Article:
Reviews

REVIEW | By Ann Fields, author of Fuller’s Curse » Simone Da Costa’s children’s book, “A Silly Rhyming Alphabet Book about Animals from A to Z” is a delight for children and parents. In every sense, it is an instructional book but one which is cleverly disguised as a rhyming, animal book. While reading this book, children will unknowingly learn the alphabet, be introduced to animals new and known, and pick up the subtleties of rhyme.

The author presents short stories for every letter of the alphabet and the featured characters are animals. This makes the reading experience fun by giving parents the opportunity to sing, act out, and improvise, while encouraging children to do the same and thereby open their own creative channel. The creativity of this work is displayed in the unnatural environments the animals live in and in the actions the animals undertake. Animals driving cars, ironing, escaping the zoo…it is all way too much imaginative fun!

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Book Review: The Cure is a Forest PDF Print E-mail
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BOOK REVIEW | By Patricia Anne McGoldrick » The connection is there, right from the start, as Toronto-based poet Desi Di Nardo dedicates her book for my family of humans and animals.

Ironically, it seems, I discovered this book in 2011, the year dedicated by the UN to celebrating forests. Beginning her book with dawn in The Cure is a Forest, a poem that lends its name to the book title, Di Nardo takes her readers through a panorama of nature until she concludes with a churning feast of life in Cherry Blossoms.

Mentions of place names such as Duclos Point, Pefferlaw River, Holmes Point Road, orient the reader, lending a familiarity to these words met for the first time.

In her poems, Di Nardo presents moments of nature, interactions among birds and insects, frogs and flies, as humans canoe paddle through, in their environment. The numerous details of these are very true to life. There is an ongoing buzz of life. Nowhere is this clearer than in the captured moment of Morning Glory.

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Whisper – A Declaration Of Love… PDF Print E-mail
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altREVIEW | By Frederick Rocque » Kathryn’s feelings flow rapidly gathering unshed tears. They well in eyes that relive the past – sometimes reflecting regret that those times have died – and at other times doggedly believing they may have died, but have not perished.

Often, very often, Kathryn’s thoughts mirror the unrestrained joy and happiness to have even been a participant. The reader is left wondering if these are manifestations of grief, a sublime literary passion, or a marriage of the two blurred between bliss and a burdened mind?

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Plain Kate – Eye-catching And Mystical PDF Print E-mail
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Plain Kate by Erin Bow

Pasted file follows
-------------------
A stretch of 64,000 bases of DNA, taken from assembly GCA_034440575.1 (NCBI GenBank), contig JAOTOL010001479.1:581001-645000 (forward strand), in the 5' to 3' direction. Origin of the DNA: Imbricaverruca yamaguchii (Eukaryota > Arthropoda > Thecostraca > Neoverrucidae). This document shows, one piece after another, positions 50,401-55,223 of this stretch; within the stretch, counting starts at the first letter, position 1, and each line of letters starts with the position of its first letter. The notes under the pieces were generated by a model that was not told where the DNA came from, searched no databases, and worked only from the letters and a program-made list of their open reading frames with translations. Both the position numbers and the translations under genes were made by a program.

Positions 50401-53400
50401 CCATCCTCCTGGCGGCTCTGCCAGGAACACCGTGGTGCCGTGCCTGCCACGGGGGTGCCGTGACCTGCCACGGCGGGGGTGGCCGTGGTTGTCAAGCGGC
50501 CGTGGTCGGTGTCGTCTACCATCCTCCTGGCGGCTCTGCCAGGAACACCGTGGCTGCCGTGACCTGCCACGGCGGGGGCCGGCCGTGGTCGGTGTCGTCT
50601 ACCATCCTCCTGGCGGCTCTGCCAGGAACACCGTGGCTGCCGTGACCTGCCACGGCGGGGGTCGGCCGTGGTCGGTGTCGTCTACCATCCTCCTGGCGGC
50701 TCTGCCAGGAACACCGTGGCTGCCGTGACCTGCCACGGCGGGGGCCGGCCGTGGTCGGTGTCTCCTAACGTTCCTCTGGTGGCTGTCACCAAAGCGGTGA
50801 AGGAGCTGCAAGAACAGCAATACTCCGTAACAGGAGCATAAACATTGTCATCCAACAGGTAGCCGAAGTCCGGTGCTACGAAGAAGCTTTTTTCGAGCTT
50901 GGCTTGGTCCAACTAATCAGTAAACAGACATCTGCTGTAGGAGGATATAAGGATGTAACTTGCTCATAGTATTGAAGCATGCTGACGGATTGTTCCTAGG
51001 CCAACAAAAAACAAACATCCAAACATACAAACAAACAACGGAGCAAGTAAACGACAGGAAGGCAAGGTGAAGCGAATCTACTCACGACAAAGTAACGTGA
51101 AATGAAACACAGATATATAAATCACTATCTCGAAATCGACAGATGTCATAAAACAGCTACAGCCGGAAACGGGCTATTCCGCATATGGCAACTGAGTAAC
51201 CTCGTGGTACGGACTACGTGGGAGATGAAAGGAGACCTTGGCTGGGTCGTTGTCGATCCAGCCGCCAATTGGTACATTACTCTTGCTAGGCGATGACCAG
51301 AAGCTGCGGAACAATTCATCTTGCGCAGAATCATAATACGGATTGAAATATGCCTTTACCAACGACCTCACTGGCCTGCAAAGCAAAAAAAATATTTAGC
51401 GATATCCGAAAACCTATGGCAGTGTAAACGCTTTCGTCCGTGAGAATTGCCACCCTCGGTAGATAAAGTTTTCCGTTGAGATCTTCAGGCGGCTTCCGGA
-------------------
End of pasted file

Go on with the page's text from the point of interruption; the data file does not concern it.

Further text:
REVIEW | By Patricia Anne McGoldrick » Looking for some Autumn Reads? You might want to read a work of fiction entitled Plain Kate.

The golden light-filled book jacket of Plain Kate by Erin Bow caught my eye. At first glance, the warm coloured backdrop to a sketch of a long-haired young girl tip-toeing across a rooftop certainly set off a stream of questions in my mind.

Just who was Plain Kate? Where did she live? What was the name of her cat? Was she part of a circus act? You get the picture.

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Debutant Isaac Crafts Grand Entrance PDF Print E-mail
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Storyteller, by Sherry Isaac

REVIEW | By Archie D’Cruz » Just as there is a sense of anticipation in picking up the latest work of a favourite author, there is also the joy of discovery when chancing upon a beautifully-penned book by an emerging star.

Storyteller, Sherry Isaac’s just-released debut collection of shorts, evokes exactly that emotion. Just about every one of the 16 stories in the 216-page book is pitch-perfect, with intriguing lead-offs, characters that come to life, and surprise endings that only serve to whet the appetite for the next story in the collection.

It is a testament to the Halton Hills, Ontario-based author’s skill that she not only delivers a compelling read, but does so with a level of artistry many writers can only aspire to. Perhaps that should come as no surprise; though this is her debut collection, she did announce herself to the literary world by scooping the Alice Munro Short Story Award in 2009.

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Less is More PDF Print E-mail
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Less is More – book cover

Review | By Patricia Anne McGoldrick » Looking to the future? Are you are at a crossroads in life?

Are you thinking about Embracing simplicity for a healthy planet, a caring economy and lasting happiness? You might want to check out Less is More (New Society Publishers), the small book sporting these italicized words on its front cover.

This thoughtful anthology compiled by co-editor contributors Cecile Andrews and Wanda Urbanska is a rich collection of expert commentary on simplicity – discovering and maintaining it in an ever faster-changing world of the 21st century.

From dictionary definitions to Thoreau to the Dalai Llama, simplicity can, according to Andrews, lead us to a greater satisfaction with our lives and a gratitude that stems from that contentment. Urbanska argues that it can be empowering to adopt a more simplified lifestyle.

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Hiccups: Myths And Misconceptions PDF Print E-mail
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25 Ways To Cure The Hiccups: Uncovering 101 Common Myths And Misconceptions

REVIEW | By Archie D’Cruz » Eating sugary snacks makes kids hyper. Starve a fever and feed a cold. Stress causes your hair to go grey. Dining on turkey makes you drowsy. We’ve all grown up with beliefs like these and have come to accept them as fact. But are they based on scientific evidence or are they just old wives’ tales?